This included, but was not limited to, understanding what UK and non-UK wild capture fishing, recreational angling and anchoring activities were occurring within the location.

Management measures will be needed to further the conservation objective of HPMAs. Pilot HPMAs will be designated as Marine Conservation Zones under the Marine and Coastal Access Act 2009. In line with advice from Natural England and JNCC, it is anticipated that extractive, destructive and depositional activities will be prohibited within each site.

This would include activities such as:

  • commercial and recreational fishing
  • dredging
  • construction
  • anchoring

Non-damaging levels of other activities to the extent permitted by international law are allowed.

Public authorities, including the Marine Management Organisation (MMO) and Inshore Fisheries & Conservation Authorities (IFCA), will need to ensure they meet the general duties and specific duties in relation to certain decisions that may affect Marine Conservation Zones within the Marine and Coastal Access Act 2009.

Public authorities will have responsibility for ensuring compliance in line with their remit, supported by conservation advice from the relevant Statutory Nature Conservation Bodies (SNCBs).

Defra says, “We will be running a consultation to seek views on the 5 candidate HPMAs proposed to be designated as pilot sites in English waters and to gather additional social, economic and ecological evidence to support the decision-making process.

“The HPMA consultation will give all stakeholders the opportunity to share their views and provide evidence on affected activities and inform our final decisions on which sites to designate.

“We are consulting on the following candidate HPMA sites:

Inshore

  • Allonby Bay (Irish Sea)
  • Lindisfarne (northern North Sea)

Offshore

  • Dolphin Head (Eastern Channel)
  • Inner Silver Pit South (southern North Sea)
  • north-east of Farnes Deep (northern North Sea)

The consultation will run from 06 July to 28 September 2022. Responses and any additional evidence will be analysed by Defra against ecological, social, and economic criteria (which can be found in the consultation annex B) to provide an up-to-date assessment for each candidate HPMA.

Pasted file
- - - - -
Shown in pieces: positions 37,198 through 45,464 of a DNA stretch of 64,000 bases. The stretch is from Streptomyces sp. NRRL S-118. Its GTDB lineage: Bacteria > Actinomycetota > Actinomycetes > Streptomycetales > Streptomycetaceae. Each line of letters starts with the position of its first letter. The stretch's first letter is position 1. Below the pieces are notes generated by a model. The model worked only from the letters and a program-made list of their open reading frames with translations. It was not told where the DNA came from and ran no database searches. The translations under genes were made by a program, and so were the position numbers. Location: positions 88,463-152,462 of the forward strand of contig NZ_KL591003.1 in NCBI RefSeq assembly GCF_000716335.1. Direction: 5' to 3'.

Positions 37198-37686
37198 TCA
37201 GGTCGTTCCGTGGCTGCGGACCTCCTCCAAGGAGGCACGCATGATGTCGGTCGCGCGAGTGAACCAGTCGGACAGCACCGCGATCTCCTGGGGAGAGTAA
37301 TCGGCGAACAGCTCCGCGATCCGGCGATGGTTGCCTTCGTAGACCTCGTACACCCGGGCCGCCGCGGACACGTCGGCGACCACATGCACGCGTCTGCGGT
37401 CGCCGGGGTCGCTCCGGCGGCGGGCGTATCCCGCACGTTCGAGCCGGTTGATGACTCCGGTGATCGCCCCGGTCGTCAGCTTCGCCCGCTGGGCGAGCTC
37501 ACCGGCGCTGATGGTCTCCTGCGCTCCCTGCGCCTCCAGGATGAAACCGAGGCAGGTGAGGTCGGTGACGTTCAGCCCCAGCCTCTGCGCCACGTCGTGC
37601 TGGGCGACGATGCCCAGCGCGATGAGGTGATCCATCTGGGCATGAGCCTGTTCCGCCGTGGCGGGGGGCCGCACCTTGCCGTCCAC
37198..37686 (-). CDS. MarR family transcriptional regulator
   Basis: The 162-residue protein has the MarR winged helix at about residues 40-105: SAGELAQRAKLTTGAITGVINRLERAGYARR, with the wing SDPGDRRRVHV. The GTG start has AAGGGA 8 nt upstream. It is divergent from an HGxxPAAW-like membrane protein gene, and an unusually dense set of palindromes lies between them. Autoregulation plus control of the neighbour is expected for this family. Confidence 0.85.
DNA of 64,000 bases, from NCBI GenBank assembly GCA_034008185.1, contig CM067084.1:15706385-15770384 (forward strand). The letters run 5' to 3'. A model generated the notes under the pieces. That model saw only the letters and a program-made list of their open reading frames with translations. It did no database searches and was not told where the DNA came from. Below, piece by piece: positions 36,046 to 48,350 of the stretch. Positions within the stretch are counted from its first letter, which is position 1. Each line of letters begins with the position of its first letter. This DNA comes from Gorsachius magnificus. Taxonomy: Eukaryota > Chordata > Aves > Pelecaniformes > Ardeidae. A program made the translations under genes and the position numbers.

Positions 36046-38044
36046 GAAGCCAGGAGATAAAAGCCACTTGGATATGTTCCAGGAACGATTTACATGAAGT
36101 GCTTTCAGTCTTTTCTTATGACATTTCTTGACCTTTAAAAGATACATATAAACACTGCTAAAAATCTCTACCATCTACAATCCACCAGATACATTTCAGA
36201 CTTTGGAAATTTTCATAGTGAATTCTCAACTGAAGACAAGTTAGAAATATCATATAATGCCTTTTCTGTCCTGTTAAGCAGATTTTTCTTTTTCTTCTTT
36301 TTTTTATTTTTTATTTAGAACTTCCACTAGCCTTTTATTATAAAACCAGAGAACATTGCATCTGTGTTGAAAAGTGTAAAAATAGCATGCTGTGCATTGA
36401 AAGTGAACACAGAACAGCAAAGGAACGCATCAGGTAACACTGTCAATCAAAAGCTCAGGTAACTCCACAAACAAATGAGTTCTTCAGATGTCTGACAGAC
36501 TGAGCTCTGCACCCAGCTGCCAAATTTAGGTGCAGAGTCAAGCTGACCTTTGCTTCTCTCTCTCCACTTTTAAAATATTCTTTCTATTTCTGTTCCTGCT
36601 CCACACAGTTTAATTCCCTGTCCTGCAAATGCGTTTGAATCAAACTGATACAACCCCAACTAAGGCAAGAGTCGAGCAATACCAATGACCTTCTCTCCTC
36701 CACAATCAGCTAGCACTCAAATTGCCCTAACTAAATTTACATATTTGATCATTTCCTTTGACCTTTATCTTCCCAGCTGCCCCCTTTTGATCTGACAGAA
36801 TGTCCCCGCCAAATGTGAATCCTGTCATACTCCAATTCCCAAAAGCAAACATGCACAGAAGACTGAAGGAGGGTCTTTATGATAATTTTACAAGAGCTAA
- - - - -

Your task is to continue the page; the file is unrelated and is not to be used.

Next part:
Defra will publish a summary of consultation responses and we will develop a full impact assessment after consultation.

Ministers will then decide which sites to designate and will designate pilot HPMAs within a year of the start of the consultation.

Environment Minister Rebecca Pow said:

Highly protected marine areas will offer the highest levels of protection in our seas. They will help a wide range of valuable habitats and species to fully recover, boosting the resilience of our ecosystem and allowing the marine environment to thrive.

“As demands on our oceans increase, it is more important than ever that we take decisive action to safeguard nature whilst ensuring we can continue to meet the sustainable needs of those who rely on our seas.”

Chair of Natural England, Tony Juniper, said:

“By supporting the full recovery of vital marine ecosystems, Highly Protected Marine Areas will be a critical mechanism to reverse the damage imposed on our ocean and safeguard it for future generations.

“The five candidate sites outlined today present the chance to protect some of our most vulnerable marine wildlife, and I welcome this consultation as we take the next step forward in securing the long-term sustainability of our ocean.”

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Defra planning to pilot Highly Protected Marine Areas in English waters